The RQ-4B, from the 9th Reconnaissance Wing at Beale AFB, California, was conducting a ferry flight from Edwards AFB, California, to Beale AFB at the time of incident. An aircrew of contractors from the Northrop Grumman Corporation was operating the aircraft at the time of the mishap.

This aircraft has four navigators and operates with two “on” and two “off” while in a normal configuration. The AIB president found the cause of the mishap was one of the two in-use navigation systems on the remotely piloted aircraft produced erroneous navigational data and the other navigators did not detect the erroneous data.

Shortly after takeoff, two of the navigators were disabled in accordance with standard procedure. The aircraft climbed and flew to planned waypoints uneventfully until one of the enabled navigators began producing erroneous navigational data. The aircraft failed to detect the erroneous data, causing the aircraft to roll into a nearly inverted position and enter a dive that resulted in excessive airspeed. The aircraft subsequently exceeded its structural limitations and was unable to recover. The aircraft broke up during flight and crashed in an unpopulated and rugged area between Lone Pine and Mount Whitney, California.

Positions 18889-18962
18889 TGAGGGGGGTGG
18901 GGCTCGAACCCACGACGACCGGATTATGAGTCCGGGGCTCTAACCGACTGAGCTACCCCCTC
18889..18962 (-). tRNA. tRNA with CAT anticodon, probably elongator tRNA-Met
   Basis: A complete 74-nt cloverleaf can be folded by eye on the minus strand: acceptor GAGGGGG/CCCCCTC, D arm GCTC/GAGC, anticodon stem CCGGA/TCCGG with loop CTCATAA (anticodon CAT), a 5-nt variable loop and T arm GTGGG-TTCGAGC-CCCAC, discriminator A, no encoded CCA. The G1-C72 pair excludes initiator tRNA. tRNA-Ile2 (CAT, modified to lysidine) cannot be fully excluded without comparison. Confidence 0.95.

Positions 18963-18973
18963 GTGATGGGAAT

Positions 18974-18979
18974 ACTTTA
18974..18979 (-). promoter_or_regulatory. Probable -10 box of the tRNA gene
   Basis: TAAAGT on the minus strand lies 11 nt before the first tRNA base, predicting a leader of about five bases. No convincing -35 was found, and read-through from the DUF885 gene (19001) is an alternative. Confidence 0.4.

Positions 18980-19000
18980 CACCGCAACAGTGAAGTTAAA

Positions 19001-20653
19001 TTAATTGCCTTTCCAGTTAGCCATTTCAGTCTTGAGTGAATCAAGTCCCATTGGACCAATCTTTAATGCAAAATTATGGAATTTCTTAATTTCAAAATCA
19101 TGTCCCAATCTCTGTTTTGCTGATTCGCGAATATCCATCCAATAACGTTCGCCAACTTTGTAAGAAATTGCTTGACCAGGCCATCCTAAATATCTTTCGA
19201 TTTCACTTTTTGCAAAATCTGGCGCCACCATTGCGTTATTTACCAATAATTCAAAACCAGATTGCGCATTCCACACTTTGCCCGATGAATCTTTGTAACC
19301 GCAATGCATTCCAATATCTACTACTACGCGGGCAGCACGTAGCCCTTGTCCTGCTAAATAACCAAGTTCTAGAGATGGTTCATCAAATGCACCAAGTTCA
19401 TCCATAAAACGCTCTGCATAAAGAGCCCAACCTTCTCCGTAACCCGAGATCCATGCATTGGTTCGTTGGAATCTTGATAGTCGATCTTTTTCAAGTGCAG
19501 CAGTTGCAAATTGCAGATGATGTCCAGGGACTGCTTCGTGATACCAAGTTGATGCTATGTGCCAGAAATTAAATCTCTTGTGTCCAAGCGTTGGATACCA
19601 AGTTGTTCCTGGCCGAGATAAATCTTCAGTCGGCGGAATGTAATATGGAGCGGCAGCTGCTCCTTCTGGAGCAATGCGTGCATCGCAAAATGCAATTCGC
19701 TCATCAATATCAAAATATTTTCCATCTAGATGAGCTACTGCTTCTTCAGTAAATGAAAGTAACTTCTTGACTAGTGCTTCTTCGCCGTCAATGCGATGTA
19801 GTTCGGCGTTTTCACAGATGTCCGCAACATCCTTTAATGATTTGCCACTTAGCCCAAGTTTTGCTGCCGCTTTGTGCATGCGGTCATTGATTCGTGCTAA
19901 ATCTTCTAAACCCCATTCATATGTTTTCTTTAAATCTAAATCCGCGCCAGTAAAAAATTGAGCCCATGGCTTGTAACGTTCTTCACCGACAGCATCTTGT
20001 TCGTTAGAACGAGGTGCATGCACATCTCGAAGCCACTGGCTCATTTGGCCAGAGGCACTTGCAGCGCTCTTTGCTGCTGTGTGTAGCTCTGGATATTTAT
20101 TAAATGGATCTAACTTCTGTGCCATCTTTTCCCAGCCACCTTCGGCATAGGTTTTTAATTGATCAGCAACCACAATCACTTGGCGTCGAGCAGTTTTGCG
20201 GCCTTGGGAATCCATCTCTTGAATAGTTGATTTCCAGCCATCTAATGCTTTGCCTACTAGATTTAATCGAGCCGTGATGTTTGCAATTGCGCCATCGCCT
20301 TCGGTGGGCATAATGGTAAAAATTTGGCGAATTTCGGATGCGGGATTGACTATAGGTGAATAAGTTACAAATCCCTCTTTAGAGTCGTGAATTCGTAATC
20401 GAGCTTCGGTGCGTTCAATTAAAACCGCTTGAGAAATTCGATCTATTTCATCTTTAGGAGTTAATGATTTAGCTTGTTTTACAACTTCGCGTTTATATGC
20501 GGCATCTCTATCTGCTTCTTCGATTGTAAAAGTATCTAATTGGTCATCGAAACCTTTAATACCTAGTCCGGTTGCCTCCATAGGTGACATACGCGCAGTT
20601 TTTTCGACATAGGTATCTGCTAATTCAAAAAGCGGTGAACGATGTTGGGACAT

The aircraft left a debris field from Lone Pine until its point of impact at Mount Whitney. The debris field included portions of the Inyo National Forest. Preliminary environmental analysis indicates no significant impact to the forest or wildlife. Portions of the wreckage have been recovered and the Air Force is working with the U.S. Forest Service for the remainder of the wreckage cleanup.

The loss of Government property is valued at $79 million. There were no reported fatalities, injuries or damage to civilian property.

The RQ-4 provides a broad overview and systematic surveillance using high-resolution synthetic aperture radar (SAR) and long-range electro-optical/infrared (EO/IR) sensors with long loiter times over target areas. It can survey as much as 40,000 square miles of terrain a day, which is an area the size of South Korea or Iceland.